A little boy sits in his classroom, drowning in tears, while officers arrive on the scene, threatening to take him to jail. The boy is patted down and put in handcuffs, only for the police officer to realize that his wrists are too small to fit inside the metal shackles.
That little boy was only eight years old when officers detained him in 2018, and now, his mother is filing a federal lawsuit to fight for his justice.
After allegedly hitting his teacher, the boy was arrested, fingerprinted, given a mugshot, and charged with felony battery on that same day. When he was then taken to a juvenile justice facility, a mental health test was conducted on him. After the mother, Bianca Digennaro battled the case for an exhausting nine months, the prosecutor finally dropped his charges.
Now, his mother seeks to hold the police, city, and school officials accountable for handling the case. According to the lawsuit, the boy’s school district evaluated him and found he had an “emotional or behavioral disability.” Digennaro says her son was diagnosed with ADHD, depression, oppositional defiant disorder, and anxiety. Consequently, the officers violated her son’s civil rights while using excessive force during the arrest.
The lawsuit, which is represented by the same attorney as George Floyd, is based on a violation of the Americans with disabilities act. Digennaro claims that excessive force and a lack of intervention occurred during her son’s arrest with special needs.
Ben Crump, the civil rights attorney for the boy’s mother, released footage from the boy’s arrest this past Monday, showing the scene of Key West officers attempting to place the boy in handcuffs.
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“This is a heartbreaking example of how our educational and policing systems train children to be criminals by treating them like criminals,” Crump said in a statement. “If convicted, the child in this case would have been a convicted felon at eight years old. This little boy was failed by everyone who played a part in this horrific incident.”
Despite clear unnecessary aggression, the Key West police chief defended his officers, claiming that standard procedures in handling the situation were followed.
That young boy is just one instance of those who are victims of the corrupt police forces’ widespread habits. His story symbolizes thousands of others out there, subjected to unlawful and unjust treatment at the hands of those same people who vow to protect us.
Now, however, our nation is beginning to recognize the urgency of battling such injustices. Together, we are willing to fight for new solutions against this persisting issue. Filing a lawsuit represents just one step towards finding justice for the eight-year old’s treatment; now, we must actively educate ourselves and others on necessary steps we need to take in order to mend these unjust systems.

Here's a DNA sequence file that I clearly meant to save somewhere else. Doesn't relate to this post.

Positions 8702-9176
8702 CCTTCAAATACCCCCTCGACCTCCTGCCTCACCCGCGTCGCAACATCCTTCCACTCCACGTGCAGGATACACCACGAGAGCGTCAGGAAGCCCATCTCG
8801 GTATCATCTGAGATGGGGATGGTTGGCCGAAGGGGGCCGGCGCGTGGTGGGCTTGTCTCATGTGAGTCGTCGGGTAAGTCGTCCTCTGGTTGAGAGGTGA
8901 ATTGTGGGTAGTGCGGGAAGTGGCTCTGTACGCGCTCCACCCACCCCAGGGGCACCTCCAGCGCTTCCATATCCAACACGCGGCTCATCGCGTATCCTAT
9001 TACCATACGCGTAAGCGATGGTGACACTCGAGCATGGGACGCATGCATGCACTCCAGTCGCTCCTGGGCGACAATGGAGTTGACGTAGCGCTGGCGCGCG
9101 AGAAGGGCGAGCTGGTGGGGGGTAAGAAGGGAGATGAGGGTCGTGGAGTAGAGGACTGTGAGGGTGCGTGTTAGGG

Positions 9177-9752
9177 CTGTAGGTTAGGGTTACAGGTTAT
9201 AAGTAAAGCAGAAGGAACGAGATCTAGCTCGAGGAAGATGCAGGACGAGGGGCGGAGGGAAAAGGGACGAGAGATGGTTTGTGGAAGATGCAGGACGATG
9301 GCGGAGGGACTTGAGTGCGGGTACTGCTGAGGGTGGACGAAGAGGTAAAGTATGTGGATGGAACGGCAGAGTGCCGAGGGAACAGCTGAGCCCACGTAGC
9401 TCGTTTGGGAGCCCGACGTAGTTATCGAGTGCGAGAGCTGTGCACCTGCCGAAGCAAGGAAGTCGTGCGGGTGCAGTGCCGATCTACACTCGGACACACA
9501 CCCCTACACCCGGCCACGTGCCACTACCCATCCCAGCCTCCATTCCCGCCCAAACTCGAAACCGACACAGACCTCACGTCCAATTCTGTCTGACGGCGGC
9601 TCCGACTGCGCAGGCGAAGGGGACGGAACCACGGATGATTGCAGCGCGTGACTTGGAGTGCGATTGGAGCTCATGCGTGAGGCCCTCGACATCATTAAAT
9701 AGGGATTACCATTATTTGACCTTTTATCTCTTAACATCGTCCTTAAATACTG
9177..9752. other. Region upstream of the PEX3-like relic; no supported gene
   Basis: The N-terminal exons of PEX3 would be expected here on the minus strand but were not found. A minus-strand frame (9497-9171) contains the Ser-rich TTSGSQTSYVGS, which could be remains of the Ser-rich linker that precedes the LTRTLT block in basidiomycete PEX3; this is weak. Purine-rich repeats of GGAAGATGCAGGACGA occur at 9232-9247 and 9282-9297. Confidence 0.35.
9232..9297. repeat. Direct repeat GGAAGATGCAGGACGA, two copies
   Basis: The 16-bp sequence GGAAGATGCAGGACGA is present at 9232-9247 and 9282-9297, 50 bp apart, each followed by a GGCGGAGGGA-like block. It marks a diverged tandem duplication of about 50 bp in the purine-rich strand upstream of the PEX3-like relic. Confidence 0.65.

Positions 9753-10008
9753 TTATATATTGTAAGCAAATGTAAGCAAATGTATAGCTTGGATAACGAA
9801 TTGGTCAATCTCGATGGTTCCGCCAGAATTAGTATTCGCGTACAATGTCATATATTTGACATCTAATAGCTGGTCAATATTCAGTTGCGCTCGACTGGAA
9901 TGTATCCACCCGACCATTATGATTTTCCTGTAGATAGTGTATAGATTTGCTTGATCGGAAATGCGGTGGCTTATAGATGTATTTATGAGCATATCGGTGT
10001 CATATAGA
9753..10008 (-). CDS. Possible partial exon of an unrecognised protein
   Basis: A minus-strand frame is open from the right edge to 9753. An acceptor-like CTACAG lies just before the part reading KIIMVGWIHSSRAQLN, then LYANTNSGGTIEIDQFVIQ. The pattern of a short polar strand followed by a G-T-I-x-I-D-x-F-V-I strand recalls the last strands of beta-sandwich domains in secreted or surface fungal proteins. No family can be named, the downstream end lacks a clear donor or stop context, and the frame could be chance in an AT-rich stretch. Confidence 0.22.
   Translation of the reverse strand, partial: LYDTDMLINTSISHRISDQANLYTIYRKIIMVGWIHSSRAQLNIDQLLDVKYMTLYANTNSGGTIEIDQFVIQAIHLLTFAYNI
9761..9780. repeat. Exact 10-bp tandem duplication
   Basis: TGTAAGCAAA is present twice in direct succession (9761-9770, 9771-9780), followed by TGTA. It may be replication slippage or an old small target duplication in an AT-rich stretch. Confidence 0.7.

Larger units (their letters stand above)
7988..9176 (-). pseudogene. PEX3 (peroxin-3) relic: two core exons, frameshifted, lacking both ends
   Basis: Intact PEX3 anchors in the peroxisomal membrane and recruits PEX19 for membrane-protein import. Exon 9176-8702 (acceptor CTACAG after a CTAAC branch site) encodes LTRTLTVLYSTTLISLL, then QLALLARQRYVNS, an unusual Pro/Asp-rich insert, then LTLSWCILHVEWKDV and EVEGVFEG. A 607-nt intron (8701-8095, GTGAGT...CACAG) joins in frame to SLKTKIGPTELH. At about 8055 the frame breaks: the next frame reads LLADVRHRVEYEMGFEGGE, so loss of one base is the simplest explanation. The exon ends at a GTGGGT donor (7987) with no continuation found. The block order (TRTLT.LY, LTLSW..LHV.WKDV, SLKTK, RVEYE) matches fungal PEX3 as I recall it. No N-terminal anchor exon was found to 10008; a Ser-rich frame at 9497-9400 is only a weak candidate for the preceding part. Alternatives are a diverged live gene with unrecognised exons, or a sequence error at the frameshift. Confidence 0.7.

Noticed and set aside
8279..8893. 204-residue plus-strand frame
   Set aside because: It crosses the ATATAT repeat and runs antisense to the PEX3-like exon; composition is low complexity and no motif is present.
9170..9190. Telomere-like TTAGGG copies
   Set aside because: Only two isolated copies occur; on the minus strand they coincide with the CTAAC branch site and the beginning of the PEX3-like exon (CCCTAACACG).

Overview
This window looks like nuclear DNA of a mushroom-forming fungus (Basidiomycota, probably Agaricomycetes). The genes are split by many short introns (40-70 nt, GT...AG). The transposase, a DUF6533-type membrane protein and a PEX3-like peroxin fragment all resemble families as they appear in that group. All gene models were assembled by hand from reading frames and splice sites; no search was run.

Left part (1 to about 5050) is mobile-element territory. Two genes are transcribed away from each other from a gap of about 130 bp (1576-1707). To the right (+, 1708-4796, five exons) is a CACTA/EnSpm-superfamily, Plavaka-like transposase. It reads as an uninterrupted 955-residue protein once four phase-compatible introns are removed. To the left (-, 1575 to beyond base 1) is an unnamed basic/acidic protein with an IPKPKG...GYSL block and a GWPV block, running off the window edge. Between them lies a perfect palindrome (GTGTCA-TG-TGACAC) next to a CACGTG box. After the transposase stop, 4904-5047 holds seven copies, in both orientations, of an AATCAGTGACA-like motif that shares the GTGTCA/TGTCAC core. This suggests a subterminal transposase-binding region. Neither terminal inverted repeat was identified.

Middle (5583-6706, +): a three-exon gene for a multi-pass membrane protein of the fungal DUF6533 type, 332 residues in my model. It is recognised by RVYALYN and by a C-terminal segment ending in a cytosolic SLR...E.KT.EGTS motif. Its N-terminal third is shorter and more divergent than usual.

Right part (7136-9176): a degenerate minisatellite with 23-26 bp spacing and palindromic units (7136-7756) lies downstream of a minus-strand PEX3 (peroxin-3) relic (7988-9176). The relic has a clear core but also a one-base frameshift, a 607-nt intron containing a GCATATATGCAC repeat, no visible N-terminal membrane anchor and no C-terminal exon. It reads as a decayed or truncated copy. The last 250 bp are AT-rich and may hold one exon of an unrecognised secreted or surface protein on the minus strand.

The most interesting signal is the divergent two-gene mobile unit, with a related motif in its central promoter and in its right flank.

Largely, this is one of the many examples of the ineffectiveness of police when it comes to schooling. They’re purpose is supposedly to protect and serve the students, but in reality they institute a clear sense of widespread fear and unsafe within citizens. Following the killing of George Floyd just over two months ago, nation-wide protests have demonstrated that campus policing fails to make students feel safer during school. Student populations are unable to feel protected when the law treats them as criminals, often disrupting learning environments in a significant way.
With this, the boy’s story holds a clear truth; students are subjected to a level of shockingly violent treatment at the hands of police officers. It is alarmingly transparent that this consistent over-policing and behavioral over-aggression is rooted in our current policing system. Defunding the police is a vital action towards healing this system’s flaws.
When the policing that claims to protect our most innocent ultimately fails, we must take urgent steps to refocus on the well-being and equity of all students and community members. Contrary to popular belief, defunding the police will not abolish them in its entirety. Instead, it will redirect focus to options like mental health aid, homeless support programs, youth services, and crisis response. By emphasizing these other options, we can radically transform the violent—yet normalized—police treatment we see regularly. In Digennaro’s son’s case, it could have prevented his traumatizing arrest and painful fight for justice.
Ultimately, as we progress as a nation, our policies need to reflect how we move forward. No innocent person, regardless of age, race, nor gender, should be treated as a felon at the hands of a corrupt and violent system. We must reverse the preconceived notions of police providing safety, and instead find justice, fight to hold officers accountable, and prevent future incidents like this one.